Larry Brown needs work. The Monument contractor did excavating for Nor'wood Development for years, but the recession shot down the housing market and he's hurting. Like 110 other contractors who stream into an upstairs room at the Leon Young Service Center on Hancock Expressway on May 6, Brown wants to learn about the ultimate trickle-down economic project.
He wants a piece of the $2.3 billion Southern Delivery System water line that begins construction this year to bring water from Pueblo Reservoir.
"The work's so slow, I'm looking at anything to get going again," Brown says, taking a seat as others snack on fresh fruit, cheese and cookies. "If they had just a little bit for me, I would be happy."
Turns out, they are Colorado Springs Utilities, which actually is you, the city-owned system's 200,000 ratepayers who will fund the 62-mile pipeline's concrete, electric work, cranes, equipment, fuels, gravel, fencing, carpentry, job-site trailers, excavation and other needs. Because of SDS — and its primary purpose, to serve the 23,000-acre, east-side Banning-Lewis Ranch — water bills will double in less than a decade, including 12 percent increases in 2011 and 2012 as approved by City Council this week.
Just how much?
At the contractor meeting, Utilities CEO Jerry Forte and Colorado Springs Mayor Lionel Rivera call SDS' pipeline, pump stations and water treatment plant a shot in the arm for the local economy, one that will grease the way for growth.
"There is no question this is the most important project in the region," Rivera says.
He and Utilities officials dangle $550 million in construction projects in front of the hungry contractors. They note that during the six-year construction period, up to 700 workers (at peak employment in 2014) will share in a $160 million payroll.
What they don't say is how much it will cost all of us. Estimates for Phase 1, which includes construction of the pipeline, pump stations, dam hookup and a water treatment plant, have changed through the years due to inflation and growing construction costs, Utilities officials explain. The estimate has gone from $490 million in 2002 to $631 million in 2007 to $880 million in 2009. After the city's partners — Fountain, Security and Pueblo West — pay their shares, Utilities' cost now will be $838 million.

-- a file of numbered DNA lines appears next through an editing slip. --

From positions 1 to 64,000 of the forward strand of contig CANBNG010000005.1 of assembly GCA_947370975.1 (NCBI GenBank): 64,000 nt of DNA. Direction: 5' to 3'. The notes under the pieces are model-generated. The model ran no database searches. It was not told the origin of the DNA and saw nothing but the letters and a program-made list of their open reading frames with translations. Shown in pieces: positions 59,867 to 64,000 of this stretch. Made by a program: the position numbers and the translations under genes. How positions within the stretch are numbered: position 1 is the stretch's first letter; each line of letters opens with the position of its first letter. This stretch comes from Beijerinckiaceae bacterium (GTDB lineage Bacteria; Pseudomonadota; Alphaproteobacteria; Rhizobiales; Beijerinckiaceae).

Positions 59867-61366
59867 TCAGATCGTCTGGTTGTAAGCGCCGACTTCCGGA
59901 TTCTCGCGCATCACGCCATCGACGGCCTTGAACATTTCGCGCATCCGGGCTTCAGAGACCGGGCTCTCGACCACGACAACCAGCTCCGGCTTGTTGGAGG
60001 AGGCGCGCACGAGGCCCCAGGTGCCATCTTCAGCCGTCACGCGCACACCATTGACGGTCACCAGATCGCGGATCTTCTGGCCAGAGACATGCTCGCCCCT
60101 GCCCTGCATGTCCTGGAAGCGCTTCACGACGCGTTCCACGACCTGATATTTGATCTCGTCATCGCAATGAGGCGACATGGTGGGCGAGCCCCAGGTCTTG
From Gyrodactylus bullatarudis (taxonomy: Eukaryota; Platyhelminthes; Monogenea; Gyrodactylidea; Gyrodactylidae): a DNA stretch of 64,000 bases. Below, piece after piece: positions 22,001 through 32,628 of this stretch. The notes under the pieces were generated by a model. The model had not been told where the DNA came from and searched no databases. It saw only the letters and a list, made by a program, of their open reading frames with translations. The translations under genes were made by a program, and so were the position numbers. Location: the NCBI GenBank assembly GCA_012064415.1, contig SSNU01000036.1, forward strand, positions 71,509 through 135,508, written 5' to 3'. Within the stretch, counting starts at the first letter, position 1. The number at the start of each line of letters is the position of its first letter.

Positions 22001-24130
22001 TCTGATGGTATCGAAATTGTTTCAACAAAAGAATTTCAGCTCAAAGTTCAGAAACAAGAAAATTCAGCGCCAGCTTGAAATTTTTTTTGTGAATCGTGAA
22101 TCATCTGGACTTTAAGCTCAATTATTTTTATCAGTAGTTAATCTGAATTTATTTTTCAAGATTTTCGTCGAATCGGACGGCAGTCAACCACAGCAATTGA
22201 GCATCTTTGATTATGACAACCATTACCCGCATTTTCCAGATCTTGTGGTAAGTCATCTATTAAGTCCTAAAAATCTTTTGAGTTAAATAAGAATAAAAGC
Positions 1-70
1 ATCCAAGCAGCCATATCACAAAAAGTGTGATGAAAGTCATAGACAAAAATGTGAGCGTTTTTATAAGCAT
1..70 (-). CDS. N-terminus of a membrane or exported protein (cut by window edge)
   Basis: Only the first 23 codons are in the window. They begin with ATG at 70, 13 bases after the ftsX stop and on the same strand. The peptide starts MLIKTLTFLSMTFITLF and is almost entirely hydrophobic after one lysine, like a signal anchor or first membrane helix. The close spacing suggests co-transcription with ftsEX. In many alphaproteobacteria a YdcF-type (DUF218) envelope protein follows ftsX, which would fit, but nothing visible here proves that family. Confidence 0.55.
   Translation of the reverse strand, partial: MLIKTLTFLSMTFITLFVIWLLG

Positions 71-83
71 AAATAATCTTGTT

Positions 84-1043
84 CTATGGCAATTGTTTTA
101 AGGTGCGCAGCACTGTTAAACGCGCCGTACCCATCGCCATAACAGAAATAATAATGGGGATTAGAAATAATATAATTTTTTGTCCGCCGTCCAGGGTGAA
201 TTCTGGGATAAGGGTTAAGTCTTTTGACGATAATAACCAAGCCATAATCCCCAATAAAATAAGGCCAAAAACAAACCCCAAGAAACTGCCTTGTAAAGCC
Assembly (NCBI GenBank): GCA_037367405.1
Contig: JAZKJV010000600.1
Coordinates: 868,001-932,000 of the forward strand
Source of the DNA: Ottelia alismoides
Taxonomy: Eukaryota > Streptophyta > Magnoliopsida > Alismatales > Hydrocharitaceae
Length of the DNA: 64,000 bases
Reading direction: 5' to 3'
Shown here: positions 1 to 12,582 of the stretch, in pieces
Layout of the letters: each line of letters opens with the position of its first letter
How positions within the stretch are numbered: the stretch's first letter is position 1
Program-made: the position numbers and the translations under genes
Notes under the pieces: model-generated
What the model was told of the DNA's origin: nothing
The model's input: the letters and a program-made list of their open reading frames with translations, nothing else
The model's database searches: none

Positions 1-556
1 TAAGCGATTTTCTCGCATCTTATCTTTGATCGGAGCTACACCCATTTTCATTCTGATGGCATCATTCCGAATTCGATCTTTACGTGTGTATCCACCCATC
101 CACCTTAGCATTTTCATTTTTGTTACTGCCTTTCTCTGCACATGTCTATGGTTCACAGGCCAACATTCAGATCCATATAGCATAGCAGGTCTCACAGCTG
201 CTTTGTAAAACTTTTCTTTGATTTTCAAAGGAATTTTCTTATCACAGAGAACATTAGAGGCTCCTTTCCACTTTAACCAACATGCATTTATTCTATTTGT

But wait. Inflation will add another $140 million during the construction period, according to Utilities, as estimated using the Construction Cost Index, an industry standard for project pricing. And then there's borrowing costs spanning 40 years of $1.33 billion, for a grand total of $2.3 billion.
And that doesn't include Phase 2, which would expand the treatment plant and pumping capability and build two reservoirs. Those components are now termed "not essential" — however, $22 million to buy land for the reservoirs is included in Phase 1, so the reservoirs apparently are essential. In fact, Phase 2 gives the project its biggest selling point: redundancy.
In a 2008 permit application submitted to Pueblo County, Utilities wrote, "The SDS project will allow the Applicant [Utilities] to develop water storage, delivery, and treatment capacity to provide critical system redundancy." But Phase 1 includes no water storage facility.
Phase 2, to be built from 2020 to 2025 at the earliest, would range from $387 million to $744 million, not including financing costs.
"It's so far out in the future, you're fooling yourself if you say you have a grasp on it," Utilities chief water services officer Bruce McCormick says. He notes too many unknowns — reservoir size, dam type, treatment regulations — preclude a more exact estimate. And with a slow economy, Phase 2 could move "way, way out" into the future.
Councilor Tom Gallagher says ratepayers haven't seen the half of it, because considerable costs, starting with power, aren't included in the SDS estimates.
"I'm not opposed to bringing the water to this community," he says. "It just needs to be done in a way we can afford. ... We are following the defense contractor model, which produces $2,000 hammers, $10,000 toilet seats and $18,000 coffee pots."
Gallagher's objections to the proposed rate increases, though, failed to sway colleagues.
Some low bids
McCormick notes that construction costs might actually go down from current estimates because of all those starving contractors who turned out last week. Bids for a $6 million contract recently awarded for work on Pueblo Dam were 20 to 25 percent below the engineer's estimate, he says.
That kind of upbeat outlook pervades the contractor meeting, with Dave Hoesing of Denver's CTL Thompson, Inc., saying the project signals an economic turnaround.
But at the end of the meeting Peter Michelin, a local retiree who showed up thinking he'd get to weigh in on the project, isn't that optimistic.
"I think it's a good idea to look forward, no doubt about it," he says. "But is there some way to build the project slower and not raise our rates so much in these tough economic times? It seems like we've lost the balance between those of us who live here and those who are yet to come."
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